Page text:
“the real nightmare is when I wake up,” says a doctor

AFP, published on Friday April 10, 2020 at 8:17 am

Wisely sitting in an amphitheater of the university hospital of Tor Vergata, in the outskirts of Rome, a dozen doctors and nurses masked in white coats have their eyes closed and hold their breath.

“Now you can breathe out”, launches in a soft voice from her desk Professor Cinzia Niolu, who closes a relaxation session for this medical staff on the front line facing the coronavirus, with the heavy task of following patients positive for the within the intensive care unit.

This little moment of relaxation helps relieve the tension accumulated during the hour-long session, dispensed by this little woman with a strong temper to allow her to face the anxieties linked to the virus.

“The participants are exposed to the object that scares them, (…) suddenly their level of anxiety increases, which is why a period of relaxation is planned,” summarizes the psychiatrist for AFP.

At the beginning of the session, a questionnaire is given to each participant: “What is your level of worry about the current situation?”, “Are you afraid of being infected?”, “Are you worried about your loved ones?” , “Has the quality of your sleep been affected?” … Then the questions are taken one by one and everyone can speak to share their experiences.

Installed in the last row of the amphitheater with duck blue armchairs, Emanuela Bertinelli, a nurse with large expressive eyes emerging above her mask, wonders: “How are we going to live tomorrow? It is my greatest fear, uncertainty about the future. This is something that I live badly because we have no certainty, we do not know if it will end and when. “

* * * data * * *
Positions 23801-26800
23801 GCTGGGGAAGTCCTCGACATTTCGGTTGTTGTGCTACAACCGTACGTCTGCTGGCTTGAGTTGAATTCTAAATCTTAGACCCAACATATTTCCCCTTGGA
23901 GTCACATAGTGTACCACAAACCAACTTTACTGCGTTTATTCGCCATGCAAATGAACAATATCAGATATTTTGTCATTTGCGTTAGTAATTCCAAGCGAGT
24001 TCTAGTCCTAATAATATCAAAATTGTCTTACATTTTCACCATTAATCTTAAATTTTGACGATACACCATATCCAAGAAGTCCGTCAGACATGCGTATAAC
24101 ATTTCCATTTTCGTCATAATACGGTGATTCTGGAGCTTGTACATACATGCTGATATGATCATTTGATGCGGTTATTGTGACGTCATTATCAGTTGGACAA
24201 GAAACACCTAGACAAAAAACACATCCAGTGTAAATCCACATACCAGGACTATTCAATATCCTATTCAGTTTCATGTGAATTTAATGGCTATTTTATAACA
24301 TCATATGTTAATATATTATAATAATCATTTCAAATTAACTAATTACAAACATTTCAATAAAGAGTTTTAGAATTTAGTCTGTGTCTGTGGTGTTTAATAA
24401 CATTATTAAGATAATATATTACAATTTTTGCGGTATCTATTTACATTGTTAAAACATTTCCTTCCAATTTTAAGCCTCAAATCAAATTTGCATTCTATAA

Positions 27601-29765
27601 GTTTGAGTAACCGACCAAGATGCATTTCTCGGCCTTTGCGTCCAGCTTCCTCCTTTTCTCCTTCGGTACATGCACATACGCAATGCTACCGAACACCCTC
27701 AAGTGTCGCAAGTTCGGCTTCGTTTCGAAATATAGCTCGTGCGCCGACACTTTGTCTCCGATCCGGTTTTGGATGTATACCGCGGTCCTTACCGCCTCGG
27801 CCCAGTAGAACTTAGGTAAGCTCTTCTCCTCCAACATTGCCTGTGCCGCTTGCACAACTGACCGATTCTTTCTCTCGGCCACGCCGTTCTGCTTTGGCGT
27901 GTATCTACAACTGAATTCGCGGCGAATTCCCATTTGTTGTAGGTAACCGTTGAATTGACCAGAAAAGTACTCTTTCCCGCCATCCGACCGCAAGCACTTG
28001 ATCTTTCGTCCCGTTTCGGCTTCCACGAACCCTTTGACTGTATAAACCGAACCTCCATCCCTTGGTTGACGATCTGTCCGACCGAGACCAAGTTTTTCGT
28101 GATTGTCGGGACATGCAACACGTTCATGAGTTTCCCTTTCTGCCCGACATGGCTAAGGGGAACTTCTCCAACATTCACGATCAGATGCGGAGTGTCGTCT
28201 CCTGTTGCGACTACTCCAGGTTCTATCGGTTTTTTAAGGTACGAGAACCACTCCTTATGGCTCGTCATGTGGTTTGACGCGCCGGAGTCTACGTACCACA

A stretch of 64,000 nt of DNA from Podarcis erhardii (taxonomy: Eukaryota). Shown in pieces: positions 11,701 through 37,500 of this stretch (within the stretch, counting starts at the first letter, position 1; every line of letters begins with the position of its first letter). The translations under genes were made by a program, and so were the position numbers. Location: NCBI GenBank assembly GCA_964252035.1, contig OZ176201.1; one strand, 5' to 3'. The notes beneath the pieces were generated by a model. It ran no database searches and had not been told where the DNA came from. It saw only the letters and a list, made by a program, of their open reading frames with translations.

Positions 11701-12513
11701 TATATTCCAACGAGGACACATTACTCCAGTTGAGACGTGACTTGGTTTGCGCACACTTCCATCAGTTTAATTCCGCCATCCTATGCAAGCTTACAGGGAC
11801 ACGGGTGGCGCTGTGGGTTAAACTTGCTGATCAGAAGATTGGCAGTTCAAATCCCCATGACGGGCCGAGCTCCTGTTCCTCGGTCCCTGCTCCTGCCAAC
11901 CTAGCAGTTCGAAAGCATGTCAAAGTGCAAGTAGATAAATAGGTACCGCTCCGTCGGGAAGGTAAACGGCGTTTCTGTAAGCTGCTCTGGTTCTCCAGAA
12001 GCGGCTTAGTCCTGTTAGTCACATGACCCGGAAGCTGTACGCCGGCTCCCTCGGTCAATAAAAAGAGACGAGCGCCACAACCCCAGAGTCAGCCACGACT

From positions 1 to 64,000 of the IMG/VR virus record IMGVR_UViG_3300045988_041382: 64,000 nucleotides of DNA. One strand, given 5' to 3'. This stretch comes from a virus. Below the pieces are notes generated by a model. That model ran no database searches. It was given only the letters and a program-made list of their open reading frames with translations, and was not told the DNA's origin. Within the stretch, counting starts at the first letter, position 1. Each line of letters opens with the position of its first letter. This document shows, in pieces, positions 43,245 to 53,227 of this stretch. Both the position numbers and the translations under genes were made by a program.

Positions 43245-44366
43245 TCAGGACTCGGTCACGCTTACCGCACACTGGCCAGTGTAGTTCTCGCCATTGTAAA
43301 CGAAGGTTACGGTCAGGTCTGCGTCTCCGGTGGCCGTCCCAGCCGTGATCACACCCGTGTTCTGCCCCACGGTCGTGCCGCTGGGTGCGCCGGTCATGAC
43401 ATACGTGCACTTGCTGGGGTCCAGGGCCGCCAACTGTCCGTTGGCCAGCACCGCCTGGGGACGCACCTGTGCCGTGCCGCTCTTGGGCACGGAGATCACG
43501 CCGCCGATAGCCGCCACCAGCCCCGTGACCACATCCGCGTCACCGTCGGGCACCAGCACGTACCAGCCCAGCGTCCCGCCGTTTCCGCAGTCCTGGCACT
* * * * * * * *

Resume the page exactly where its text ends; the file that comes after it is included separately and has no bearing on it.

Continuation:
– Russell Crowe –

Emanuela is also anxious about the plans for the gradual lifting of containment measures on the peninsula: “All people will start to go out again, because people are made like this, and they will all re-contaminate each other, and for the second time, we will be forced to stay here doing our work, to risk continually falling ill, to continue to be separated from our families. “

She is visibly relieved to be able to express herself within the framework of this short but intense session, which allows “to face crisis and stressful situations, of which the Covid-19 pandemic is a part”, explains the man who is originally, Professor Alberto Siracusano, Director of the Department of Psychiatry and Clinical Psychology at the Hospital of Tor Vergata.

On the large screen of the amphitheater are projected two images symbol of resilience: the actor Russell Crowe in his role of “Gladiator” and a young bird bravely facing a snowstorm.

For Professor Siracusano, this technique of “collective psychological debriefing”, normally used in theaters of war or during natural disasters such as earthquakes, makes it possible to “increase individual and group resilience” in the face of a crisis unprecedented, which has already killed more than 18,000 people in Italy.

“We must not be afraid of fears, we must face them,” insists this elegant academic in a black tie, while readjusting thin glasses on his clear eyes.

Despite his academic background, Alberto Siracusano readily admits that he himself does not escape collective psychosis, enumerating the causes of the ambient stress: “changes in habits, rhythm of life, schedules, contacts with others , being separated, not being able to be close to each other … ”

To the point of having nightmares? “I can tell you that the real nightmare is when I wake up,” he confesses. “During my sleep, personally, I am calm,” he said with a smile.

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